The Simulation Lab Acclimates Learners to the Sights, Sounds, and even Smells of Clinical Practice
For practicing pharmacists, the professional standard requires participation in simulated practice each year to sharpen their bedside manner, as well as their pharmaceutical knowledge.
It is equally important for pharmacy learners to partake in a similar simulated experience prior to working with actual patients. The Western New England University College of Pharmacy and Health Sciences has acquired the latest technology to introduce our learners to the fast-paced environment of clinical care.
The simulation room in the $40 million Center for Sciences and Pharmacy has been outfitted with a technology-mediated mannequin, as well as the corresponding computer program to control the mannequin's functions.
The 165-lb "Sim Man," as he is nick-named, can display almost any ailment or bodily function, including experiencing heart failure, bleeding, and vomiting. He reacts physiologically to treatment and can talk to pharmacy students through a microphone controlled by a professor.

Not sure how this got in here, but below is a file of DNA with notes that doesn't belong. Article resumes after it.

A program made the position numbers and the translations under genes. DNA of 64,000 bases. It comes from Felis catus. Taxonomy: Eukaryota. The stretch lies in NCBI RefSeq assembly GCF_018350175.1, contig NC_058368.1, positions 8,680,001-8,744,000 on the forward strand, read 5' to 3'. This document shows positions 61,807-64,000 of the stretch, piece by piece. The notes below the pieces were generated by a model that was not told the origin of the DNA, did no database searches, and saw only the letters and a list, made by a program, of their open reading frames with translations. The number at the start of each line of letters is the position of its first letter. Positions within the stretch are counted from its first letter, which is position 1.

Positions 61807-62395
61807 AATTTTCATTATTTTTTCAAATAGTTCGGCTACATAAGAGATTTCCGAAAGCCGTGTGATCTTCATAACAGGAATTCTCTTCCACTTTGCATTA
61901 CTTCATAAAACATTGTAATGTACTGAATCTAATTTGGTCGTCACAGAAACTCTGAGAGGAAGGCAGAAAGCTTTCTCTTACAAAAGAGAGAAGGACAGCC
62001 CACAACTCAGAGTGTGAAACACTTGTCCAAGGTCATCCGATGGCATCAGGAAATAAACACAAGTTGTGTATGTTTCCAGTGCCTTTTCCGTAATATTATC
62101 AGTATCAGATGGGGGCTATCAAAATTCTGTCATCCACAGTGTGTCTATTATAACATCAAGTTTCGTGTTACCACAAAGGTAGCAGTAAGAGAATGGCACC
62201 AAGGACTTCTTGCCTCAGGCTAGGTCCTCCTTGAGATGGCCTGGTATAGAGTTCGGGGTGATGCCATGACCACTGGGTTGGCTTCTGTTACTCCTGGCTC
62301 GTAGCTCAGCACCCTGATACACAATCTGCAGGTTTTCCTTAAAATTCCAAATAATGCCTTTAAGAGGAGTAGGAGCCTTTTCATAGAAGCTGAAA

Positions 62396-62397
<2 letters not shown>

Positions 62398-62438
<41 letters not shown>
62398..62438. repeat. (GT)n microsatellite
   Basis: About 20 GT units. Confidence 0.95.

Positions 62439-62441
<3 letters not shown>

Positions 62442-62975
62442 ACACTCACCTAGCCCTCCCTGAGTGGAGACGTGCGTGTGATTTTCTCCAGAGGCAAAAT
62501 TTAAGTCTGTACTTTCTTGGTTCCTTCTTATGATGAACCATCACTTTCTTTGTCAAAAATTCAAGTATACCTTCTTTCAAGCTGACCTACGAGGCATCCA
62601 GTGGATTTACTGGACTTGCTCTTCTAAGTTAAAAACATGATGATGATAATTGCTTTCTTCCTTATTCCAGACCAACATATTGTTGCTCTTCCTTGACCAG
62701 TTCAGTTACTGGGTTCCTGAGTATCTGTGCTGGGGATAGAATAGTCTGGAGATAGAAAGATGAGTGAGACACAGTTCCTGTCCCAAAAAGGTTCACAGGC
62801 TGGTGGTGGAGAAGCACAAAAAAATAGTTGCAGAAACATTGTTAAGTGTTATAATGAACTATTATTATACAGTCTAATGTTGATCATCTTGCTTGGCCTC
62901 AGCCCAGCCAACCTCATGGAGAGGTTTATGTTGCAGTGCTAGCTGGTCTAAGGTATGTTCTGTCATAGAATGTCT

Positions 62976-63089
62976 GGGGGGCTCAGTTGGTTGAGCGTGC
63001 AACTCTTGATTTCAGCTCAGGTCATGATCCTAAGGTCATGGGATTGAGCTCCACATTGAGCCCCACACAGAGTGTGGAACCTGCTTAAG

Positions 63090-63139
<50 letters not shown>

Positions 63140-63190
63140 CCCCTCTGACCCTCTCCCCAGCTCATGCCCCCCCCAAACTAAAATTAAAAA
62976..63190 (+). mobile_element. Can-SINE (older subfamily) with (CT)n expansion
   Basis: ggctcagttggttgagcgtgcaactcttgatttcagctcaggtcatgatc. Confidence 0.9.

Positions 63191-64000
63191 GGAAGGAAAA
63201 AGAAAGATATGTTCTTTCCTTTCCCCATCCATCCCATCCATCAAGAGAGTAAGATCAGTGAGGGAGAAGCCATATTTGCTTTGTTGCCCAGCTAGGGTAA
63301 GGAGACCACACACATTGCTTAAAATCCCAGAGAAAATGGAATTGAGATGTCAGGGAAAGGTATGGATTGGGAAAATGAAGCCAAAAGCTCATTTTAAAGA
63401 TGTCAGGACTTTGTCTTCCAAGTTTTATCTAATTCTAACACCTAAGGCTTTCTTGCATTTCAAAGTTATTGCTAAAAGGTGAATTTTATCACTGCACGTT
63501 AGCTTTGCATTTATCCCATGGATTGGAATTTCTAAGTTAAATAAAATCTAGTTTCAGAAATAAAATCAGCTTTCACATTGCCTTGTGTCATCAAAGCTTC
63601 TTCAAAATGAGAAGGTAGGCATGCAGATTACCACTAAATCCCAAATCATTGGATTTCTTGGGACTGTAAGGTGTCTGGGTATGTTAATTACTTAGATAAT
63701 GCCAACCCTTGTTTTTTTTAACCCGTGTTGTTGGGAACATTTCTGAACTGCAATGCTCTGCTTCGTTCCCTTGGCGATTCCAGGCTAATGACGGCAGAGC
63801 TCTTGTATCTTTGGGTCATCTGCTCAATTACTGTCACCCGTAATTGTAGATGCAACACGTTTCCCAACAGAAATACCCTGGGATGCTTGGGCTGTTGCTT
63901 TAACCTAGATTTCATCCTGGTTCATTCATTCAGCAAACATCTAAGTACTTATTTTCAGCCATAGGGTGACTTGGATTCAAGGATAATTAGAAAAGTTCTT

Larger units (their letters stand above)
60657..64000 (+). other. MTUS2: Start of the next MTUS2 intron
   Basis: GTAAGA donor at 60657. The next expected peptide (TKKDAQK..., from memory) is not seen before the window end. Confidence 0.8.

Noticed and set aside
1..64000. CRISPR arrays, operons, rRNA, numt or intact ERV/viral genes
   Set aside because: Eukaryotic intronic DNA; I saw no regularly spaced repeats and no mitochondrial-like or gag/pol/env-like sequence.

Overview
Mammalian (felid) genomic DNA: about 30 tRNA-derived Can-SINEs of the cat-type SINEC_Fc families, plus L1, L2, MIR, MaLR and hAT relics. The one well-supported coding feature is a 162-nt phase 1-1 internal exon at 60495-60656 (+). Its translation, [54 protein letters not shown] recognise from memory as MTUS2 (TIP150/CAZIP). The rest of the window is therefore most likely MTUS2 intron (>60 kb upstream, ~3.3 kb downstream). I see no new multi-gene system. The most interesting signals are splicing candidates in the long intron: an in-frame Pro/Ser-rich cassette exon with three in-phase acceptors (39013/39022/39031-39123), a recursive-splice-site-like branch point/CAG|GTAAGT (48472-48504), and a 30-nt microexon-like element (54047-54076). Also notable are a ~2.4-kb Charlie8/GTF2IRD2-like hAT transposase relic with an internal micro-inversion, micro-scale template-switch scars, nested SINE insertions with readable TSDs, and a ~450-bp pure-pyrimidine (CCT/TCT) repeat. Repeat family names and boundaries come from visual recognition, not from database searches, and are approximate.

Students don't get a generic com-puter generated response if they ask how the patient is doing. Patients can react in a variety of ways. Here, our learners get real experiences that may catch them off guard, just like in a real healthcare setting.
An important feature in the room is a camera that captures and records what happens during the simulation. There is also an observation room outfitted with a two-way mirror for fellow learners to watch a simulation in progress. These means that learning occurs after the simulation in de-briefing, rather than during it. This enables learners to see and learn about what they did well or what they did wrong and assess what they need to work on.
The lab staff endeavors to make the mannequin appear as realistic as possible. This can be achieved through Hollywood-style makeup and a book of "recipes" to create wounds and even replicate the various smells in a hospital setting. The more realistic it appears, the more learners begin to treat it like a real patient.